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#10 rabbits

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Posted 11 August 2008 - 03:33 AM

I recently "won" "Revolt in the Desert" by T E Lawrence on ebay. I've always loved the movie "Lawrence of Arabia" and knew that REH got his inspiration for El Borak from him (and from the Jimgrim stories by Talbot Mundy as well).
This past June I went to "Howard Days" in Cross Plains and saw the book in the Howard Museum as part of REH's library. I had to have it!



Its good, but its also an Abridgment.. if you want the whole thing its called " Seven Pillars of Wisdom " and is about 600 pages longer than Revolt.. Just make sure its the 1922 oxford manuscript.. otherwise it could still be an abridgment.. Try and get a hold of his book ' The Mint ' as well.. its highly entertaining.

#11 Strom

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Posted 11 August 2008 - 03:49 AM

Dungeon Master's Guide 4th Edition

Players Handbook 4th Edition

Monster Manuel 4th Edition

My son wants to play Dungeons & Dragons, so I'm trying to learn fourth edition rules. Should be ready to sling some dice next weekend. B)

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#12 Scott Oden

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Posted 11 August 2008 - 04:24 AM

Dungeon Master's Guide 4th Edition

Players Handbook 4th Edition

Monster Manuel 4th Edition

My son wants to play Dungeons & Dragons, so I'm trying to learn fourth edition rules. Should be ready to sling some dice next weekend. B)


I've played a couple sessions of 4E. It's . . . different. Not so squishy at 1st level anymore :)

Scott

#13 sheets75

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Posted 11 August 2008 - 09:17 PM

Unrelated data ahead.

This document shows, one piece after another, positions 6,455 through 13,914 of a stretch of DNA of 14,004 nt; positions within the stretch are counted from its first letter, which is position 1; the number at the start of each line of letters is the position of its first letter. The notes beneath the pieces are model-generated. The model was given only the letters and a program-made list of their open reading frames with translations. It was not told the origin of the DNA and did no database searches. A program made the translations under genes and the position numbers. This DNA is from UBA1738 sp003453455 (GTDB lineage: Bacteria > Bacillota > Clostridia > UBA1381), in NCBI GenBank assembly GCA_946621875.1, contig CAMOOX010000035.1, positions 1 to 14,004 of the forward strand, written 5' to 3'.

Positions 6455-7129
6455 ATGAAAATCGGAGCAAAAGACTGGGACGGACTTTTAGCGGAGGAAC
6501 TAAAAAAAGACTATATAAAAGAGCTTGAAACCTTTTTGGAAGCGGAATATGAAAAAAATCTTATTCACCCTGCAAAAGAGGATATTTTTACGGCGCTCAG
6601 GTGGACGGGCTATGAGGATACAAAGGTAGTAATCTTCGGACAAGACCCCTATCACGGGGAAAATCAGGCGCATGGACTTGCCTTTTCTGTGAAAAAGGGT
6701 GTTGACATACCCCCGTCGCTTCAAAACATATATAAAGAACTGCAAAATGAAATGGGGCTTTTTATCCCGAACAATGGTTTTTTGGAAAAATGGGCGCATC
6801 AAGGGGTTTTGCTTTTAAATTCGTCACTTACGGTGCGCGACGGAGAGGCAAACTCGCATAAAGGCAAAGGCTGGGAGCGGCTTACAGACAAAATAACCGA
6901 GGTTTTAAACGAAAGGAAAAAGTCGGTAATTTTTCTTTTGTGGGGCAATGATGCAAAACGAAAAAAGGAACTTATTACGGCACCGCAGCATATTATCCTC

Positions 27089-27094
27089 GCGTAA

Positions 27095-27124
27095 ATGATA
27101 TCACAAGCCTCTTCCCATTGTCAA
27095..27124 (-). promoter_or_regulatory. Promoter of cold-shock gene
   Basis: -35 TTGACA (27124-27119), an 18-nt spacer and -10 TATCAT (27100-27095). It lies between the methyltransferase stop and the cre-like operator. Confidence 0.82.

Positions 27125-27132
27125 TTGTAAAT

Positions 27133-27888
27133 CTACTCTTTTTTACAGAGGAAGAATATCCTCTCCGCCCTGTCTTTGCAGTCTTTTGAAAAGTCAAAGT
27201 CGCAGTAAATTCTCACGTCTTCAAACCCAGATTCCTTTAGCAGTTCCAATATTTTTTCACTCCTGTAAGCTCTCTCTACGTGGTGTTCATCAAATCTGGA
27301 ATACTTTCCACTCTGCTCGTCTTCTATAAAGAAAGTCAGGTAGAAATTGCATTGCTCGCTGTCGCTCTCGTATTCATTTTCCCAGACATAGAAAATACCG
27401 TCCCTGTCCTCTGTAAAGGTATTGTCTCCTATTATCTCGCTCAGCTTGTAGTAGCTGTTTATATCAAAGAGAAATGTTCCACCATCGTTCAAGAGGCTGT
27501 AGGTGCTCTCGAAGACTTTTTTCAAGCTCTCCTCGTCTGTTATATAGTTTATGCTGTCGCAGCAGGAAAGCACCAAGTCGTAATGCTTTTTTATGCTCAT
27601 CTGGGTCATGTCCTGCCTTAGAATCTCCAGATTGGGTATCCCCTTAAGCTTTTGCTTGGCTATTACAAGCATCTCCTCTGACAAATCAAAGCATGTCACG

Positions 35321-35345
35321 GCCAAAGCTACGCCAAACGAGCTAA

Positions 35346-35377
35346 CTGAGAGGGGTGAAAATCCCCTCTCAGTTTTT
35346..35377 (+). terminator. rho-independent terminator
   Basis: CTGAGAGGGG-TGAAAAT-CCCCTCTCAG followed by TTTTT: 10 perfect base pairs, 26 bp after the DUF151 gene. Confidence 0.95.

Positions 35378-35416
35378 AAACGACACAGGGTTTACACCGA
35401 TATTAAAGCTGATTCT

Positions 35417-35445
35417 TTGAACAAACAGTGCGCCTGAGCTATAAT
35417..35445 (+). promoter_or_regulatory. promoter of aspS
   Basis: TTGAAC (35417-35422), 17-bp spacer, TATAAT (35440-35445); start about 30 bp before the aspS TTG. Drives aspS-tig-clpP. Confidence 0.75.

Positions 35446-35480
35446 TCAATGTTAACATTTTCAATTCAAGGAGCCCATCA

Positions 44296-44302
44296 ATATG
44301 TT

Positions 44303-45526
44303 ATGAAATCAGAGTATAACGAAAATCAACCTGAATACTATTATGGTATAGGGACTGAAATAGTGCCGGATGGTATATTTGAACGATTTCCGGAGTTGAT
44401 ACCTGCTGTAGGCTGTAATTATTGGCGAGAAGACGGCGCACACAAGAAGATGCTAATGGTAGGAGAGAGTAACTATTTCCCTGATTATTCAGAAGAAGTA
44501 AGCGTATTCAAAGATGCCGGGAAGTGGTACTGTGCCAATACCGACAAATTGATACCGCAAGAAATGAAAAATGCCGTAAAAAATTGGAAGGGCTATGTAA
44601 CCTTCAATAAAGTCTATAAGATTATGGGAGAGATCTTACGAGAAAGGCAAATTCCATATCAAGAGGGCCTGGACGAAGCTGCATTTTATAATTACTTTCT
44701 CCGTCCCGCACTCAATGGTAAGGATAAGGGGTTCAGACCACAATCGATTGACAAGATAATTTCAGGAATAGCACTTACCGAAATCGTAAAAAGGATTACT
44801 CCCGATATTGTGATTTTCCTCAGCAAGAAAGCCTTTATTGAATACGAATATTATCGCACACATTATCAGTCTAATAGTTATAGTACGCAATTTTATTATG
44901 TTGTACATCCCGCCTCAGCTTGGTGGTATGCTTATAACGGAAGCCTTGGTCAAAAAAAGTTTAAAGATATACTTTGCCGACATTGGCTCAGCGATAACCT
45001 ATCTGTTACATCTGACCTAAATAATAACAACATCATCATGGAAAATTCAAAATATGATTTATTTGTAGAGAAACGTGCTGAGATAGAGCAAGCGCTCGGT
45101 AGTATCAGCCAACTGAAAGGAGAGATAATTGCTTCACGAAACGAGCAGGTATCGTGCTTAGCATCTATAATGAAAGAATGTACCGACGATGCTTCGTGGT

I haven't much time for reading lately but I've been gradually picking at:

Jungle Tales of Tarzan, by ERB
Lorelei of the Red Mist, by Leigh Brackett
The Forbidden Territory, by Dennis Wheatley
Wolf of the Steppes, by Harold Lamb

#14 Reaver

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Posted 11 August 2008 - 09:21 PM

Dungeon Master's Guide 4th Edition

Players Handbook 4th Edition

Monster Manuel 4th Edition

My son wants to play Dungeons & Dragons, so I'm trying to learn fourth edition rules. Should be ready to sling some dice next weekend. B)

I'm envious... <_<

#15 PainBrush

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Posted 11 August 2008 - 10:14 PM

'Better Sex through Chemistry' ,

the sequel to 'Everything I need to Know I learned in Kindergarden'
titled " Everything I know , I Learned by Hunting the Smart Ones and Eating their Brains'

'Improvised Munitions for Fun And Profit'

"ABBA - The 'REAL' Untold Story ! "

damn , I lost ! I typed all of them of the top of my head with nothing but a grin , but the Abba one - that made me laugh !

Alack , I'm just enjoying a very slow savoring of the 2nd volume of collected Savage-Sword issues before I go and get volume3

" You have a good point there,...put your helmet on & no-one will notice it ."
" Look for a long time at what pleases you... and longer still at what pains you "
So THIS is civilization ??!??!......

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#16 Almuric

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Posted 12 August 2008 - 03:56 AM

Emperor: The Gates of Rome, by Conn Iggulden. Very entertaining start to a series about the rise of Gaius Julius Caesar.